A Type 4 pressure vessel with PCM liner is produced using the following procedure. Microencapsulated PCM material in granular form is mixed in with polyethylene granules in pre-determined mix ratio and is fed to a rotomolding machine. The charge mixture is fed gradually into a heated hollow mold fitted with metallic polar bosses and is slowly rotated around two perpendicular axes causing the softened material to disperse and stick to the walls of the mold. Upon cooling the mold, the liner is demolded and removed from the rotomolding machine. At this stage, the liner includes a main body that comprises polymeric shell interdispersed with PCM and metallic polar bosses at one or both ends. The liner is mounted on a filament winding machine and wrapped with suitable thickness of composite raw material to provide structural strength. Once the composite shell is cured and hardened, the fabrication is complete for the Type 4 pressure vessel designed for gaseous storage. This vessel incorporating the PCM material in the inner liner allows increased gas storage during a fast fill process.
- 1. E. Shipley, “Study of Natural Gas Vehicles (NGV) During the Fast Fill Process”, Ph. D. Thesis, 2002, West Virginia University.
- 2. M. Farzaneh-Gord, “Real and Ideal Gas Thermodynamic analysis of Single Reservoir Filling Process of Natural Gas Vehicle Cylinders”, J. of Theoretical and Applied Mechanics, Sofia, 2001, Vol. 41, No. 2, pp. 21-36
- 3. D. Horning, “Natural Gas Solutions for Transportation”, Dec. 7, 2012.
- 4. Bill Winters, “70 MPa Fast Fill Modeling and Validation Experiments”, presented at DOE Tank Safety Workshop, Apr. 29, 2010.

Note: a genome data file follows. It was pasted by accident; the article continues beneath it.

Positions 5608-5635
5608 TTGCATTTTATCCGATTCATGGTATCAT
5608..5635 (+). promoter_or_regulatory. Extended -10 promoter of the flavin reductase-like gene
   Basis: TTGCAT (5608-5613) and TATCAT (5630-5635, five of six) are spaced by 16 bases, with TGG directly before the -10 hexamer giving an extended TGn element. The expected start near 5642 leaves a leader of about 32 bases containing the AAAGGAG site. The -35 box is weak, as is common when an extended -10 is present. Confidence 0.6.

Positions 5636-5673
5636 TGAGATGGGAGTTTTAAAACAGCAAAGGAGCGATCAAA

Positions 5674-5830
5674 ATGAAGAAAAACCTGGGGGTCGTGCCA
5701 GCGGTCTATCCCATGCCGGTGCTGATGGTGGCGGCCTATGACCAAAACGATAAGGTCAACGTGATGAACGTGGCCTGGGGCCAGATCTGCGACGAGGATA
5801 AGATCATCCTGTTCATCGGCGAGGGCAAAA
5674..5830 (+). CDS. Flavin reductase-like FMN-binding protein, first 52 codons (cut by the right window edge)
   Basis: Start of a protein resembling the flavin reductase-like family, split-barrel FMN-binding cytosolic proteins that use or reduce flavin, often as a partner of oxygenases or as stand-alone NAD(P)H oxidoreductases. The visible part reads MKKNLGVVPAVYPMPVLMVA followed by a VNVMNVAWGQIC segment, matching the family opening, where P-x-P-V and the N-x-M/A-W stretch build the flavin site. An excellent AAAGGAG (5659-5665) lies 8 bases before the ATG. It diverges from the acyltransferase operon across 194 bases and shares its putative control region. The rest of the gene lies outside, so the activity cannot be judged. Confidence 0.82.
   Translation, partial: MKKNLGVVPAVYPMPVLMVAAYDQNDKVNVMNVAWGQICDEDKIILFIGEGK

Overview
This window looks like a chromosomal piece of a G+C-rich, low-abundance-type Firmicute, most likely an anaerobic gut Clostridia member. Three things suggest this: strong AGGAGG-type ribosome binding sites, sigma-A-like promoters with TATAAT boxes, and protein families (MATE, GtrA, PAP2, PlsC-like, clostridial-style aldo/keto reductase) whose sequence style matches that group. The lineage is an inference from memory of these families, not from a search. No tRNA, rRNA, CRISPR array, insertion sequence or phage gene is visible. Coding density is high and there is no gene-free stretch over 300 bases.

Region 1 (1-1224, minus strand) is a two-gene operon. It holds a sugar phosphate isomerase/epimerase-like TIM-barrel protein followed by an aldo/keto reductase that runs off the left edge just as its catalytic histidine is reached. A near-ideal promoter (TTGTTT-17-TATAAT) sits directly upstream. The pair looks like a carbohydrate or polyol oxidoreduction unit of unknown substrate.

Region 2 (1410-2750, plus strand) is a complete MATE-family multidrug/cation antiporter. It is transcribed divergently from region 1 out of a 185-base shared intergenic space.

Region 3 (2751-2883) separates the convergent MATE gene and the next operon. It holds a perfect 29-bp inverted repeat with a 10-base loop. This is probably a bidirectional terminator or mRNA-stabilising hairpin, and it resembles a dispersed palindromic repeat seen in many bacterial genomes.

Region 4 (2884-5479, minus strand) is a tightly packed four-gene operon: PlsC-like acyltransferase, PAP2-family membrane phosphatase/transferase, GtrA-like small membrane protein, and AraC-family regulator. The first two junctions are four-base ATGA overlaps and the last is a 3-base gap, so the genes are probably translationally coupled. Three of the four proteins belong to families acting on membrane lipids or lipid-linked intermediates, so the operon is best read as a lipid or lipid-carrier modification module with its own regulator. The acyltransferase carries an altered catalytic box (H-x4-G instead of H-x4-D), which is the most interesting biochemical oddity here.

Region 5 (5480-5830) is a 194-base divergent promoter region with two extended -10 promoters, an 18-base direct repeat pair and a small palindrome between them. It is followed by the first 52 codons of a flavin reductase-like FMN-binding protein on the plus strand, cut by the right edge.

- 5. Y. Takagi et al, “Transport Phenomena during the Fast Filling Process in a Hydrogen Tank for the Fuel Cell Vehicle”, J. of Advanced Research in Physics, in publication.
- 6. K. J. Kountz, Modeling the fast fill process in natural gas vehicle storage cylinders, presented at: 207th ASC National Meeting-Division of Fuel Chemistry, San Diego (1994)
- 7. ISO 11439:2000 International Standard, “Gas cylinders—High pressure cylinders for the on-board storage of natural gas as a fuel for automotive vehicles”
- 8. M. Trudgeon, “An Overview of NGV Cylinder Safety Standards, Production and In-Service Requirements”, July 2005.
- 9. R. Hirotani et al., “Thermal Behavior in Hydrogen Storage Tank for Fuel Cell Vehicle on Fast Filling”.
- 10. http://www.outlast.com/
- 11. David Hirschi, “Understanding Differences between Thermal Interface Materials: Improve your ability to specify the optimum TIM”, Dow Corning Case Study.
- 12. Pasupathy and R. Velraj, “Phase Change Material Based Thermal Storage for Energy Conservation in Building Architecture”, International Energy Journal: Vol. 7, No. 2, June 2006
- 13. http://www.gizinag.com/phase-change-cup-coffee/12596/
- 14. Hartmann et al., “Articles containing precisely branched functional polymeric phase change materials”, US Patent 20120225290 A1, 2012.
- 15. A. Sharma, V. V. Tyagi, C. R. Chen and D. Buddhi, “Review on thermal energy storage with phase change materials and application”, Renewable and Sustainable Energy Reviews, 2009, Vol. 13, Issue 2, pp 318-345.
- 16. L. G. Socaciu, “Thermal Energy Storage with Phase Change Materials”, Leonardo Electronic Journal of Practices and Technologies', Issue 20, January-June 2012, pp 75-98.
- 17. http://www.micronal.de/portal/basf/ien/dt.jsp?setCursor=1—290814
- 18. http://en.wikipedia.org/wiki/Rotational_molding
- 19. http://www.engineershandbook.com/MfgMethods/blowmolding.htm
- 20. http://www.compositesworld.com/articles/next-generation-pressure-vessels
- 21. http://lightsailenergy.com/index.html
The foregoing discussion of the invention has been presented for purposes of illustration and description. The foregoing is not intended to limit the invention to the form or forms disclosed herein. Although the description of the invention has included description of one or more embodiments and certain variations and modifications, other variations and modifications are within the scope of the invention, e.g., as may be within the skill and knowledge of those in the art, after understanding the present disclosure. It is intended to obtain rights which include alternative embodiments to the extent permitted, including alternate, interchangeable and/or equivalent structures, functions, ranges or steps to those claimed, whether or not such alternate, interchangeable and/or equivalent structures, functions, ranges or steps are disclosed herein, and without intending to publicly dedicate any patentable subject matter.